As explained in the Explanatory Memorandum accompanying the Bill, the reduction rule now being introduced will apply flexibly to reflect the particular circumstances under which employee contributions are made.
A further reduction rule applies under the law to ensure that employee expenses borne by the employer are not subject to Fringe Benefits Tax where the expenses would otherwise have been deductible for income tax purposes in the hands of the employee. Presently, expenditure of a kind that would otherwise be subject to the negative gearing rules is excluded from this "otherwise deductible" rule.
Consistent with the Government's decision to remove the negative gearing rules for income tax purposes with effect from the 1987-/88 income tax year, the exclusion will cease to apply for Fringe Benefits Tax purposes with effect from the 1987-/88 Fringe Benefits Tax year, which commenced on 1 April 1987.
Madam Speaker, before concluding I draw attention to two proposed changes to the Fringe Benefits Tax law that have not been possible to include in this Bill due to time constraints.
In his announcement of 29 October 1986, the Treasurer said that the Fringe Benefits Tax liability arising from any discounts of purchase price under home ownership schemes in remote areas was to be amortised over the period, if any, of the relevant purchase contract until unrestricted title passes to the employee.
These rather complex proposals have been the subject of lengthy discussions between officials of the Treasurer's department and representatives of the Australian mining industry.
While it will not now be possible to bring the amendments forward until the autumn sittings of the Parliament the industry has been advised in detail of the arrangements that will apply. The second matter arises from discussion in the tax liaison group.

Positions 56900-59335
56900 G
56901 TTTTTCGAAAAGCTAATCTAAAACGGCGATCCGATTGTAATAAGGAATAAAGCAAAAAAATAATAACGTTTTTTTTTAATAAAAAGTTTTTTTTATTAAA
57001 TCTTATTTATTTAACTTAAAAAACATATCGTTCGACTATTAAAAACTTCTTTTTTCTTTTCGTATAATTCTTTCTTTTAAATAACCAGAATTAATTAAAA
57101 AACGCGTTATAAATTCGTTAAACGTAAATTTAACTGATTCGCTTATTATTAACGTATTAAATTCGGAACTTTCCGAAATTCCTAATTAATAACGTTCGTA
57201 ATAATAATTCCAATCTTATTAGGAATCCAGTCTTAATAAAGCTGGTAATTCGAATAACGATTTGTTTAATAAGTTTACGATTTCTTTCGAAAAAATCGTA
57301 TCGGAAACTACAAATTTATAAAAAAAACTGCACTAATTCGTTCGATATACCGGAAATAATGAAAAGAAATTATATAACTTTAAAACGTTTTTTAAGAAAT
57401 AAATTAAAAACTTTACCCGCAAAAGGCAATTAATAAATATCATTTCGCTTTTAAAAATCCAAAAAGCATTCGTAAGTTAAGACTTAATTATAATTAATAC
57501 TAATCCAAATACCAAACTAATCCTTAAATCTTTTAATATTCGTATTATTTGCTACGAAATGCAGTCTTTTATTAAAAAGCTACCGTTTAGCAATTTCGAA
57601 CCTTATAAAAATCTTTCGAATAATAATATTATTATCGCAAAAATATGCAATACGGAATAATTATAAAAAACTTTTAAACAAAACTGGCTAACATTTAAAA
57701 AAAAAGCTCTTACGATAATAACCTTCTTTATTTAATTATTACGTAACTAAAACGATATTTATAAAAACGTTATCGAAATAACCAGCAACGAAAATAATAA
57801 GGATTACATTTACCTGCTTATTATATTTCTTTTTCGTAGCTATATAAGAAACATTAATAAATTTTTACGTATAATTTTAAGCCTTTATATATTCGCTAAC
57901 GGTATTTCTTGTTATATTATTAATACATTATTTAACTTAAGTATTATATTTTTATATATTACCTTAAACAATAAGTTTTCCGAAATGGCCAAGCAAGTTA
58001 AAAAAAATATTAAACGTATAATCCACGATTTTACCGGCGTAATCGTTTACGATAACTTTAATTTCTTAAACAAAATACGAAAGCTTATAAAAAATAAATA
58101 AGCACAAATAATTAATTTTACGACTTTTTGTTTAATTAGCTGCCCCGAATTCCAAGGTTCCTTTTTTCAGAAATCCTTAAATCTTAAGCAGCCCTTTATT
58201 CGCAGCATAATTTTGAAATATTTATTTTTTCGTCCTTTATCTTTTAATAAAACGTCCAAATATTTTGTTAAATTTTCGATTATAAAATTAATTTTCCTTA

As noted in the 29 October 1986 announcement the liaison group, which was established in 1984 by the Commissioner of Taxation with the major legal and accounting bodies, was to be used as a forum for further consultations with tax practitioners on technical and practical aspects of the tax reform package.
The Government has decided to accept the proposal emanating from that group to introduce amendments that will facilitate genuine arrangements under which employers May be reimbursed by employees for the whole or a part of the Fringe Benefits Tax liability attributable to the employee's benefit, or from a third party such as a manufacturer who arranges incentives for employees of a retailer.
These amendments will be introduced in the autumn sittings of Parliament next year.
I commend the Bill to the House.
In doing so, I present for the information of Honourable Members part "a" of the Explanatory Memorandum on this Bill, which contains a general outline of the amendments and a comprehensive explanation of the operation of the main features of the Bill. As Honourable Members will see, The Bill is a lengthy one reflecting the number of concessions granted and the structural features of the existing law that have made it necessary, at a technical level, to repeat a number of the revised reduction rules.
Nevertheless, the details of the changes are, as explained in the explanatory memorandum, relatively straightforward.
Detailed clause notes will be circulated to Honourable Members in the next few days.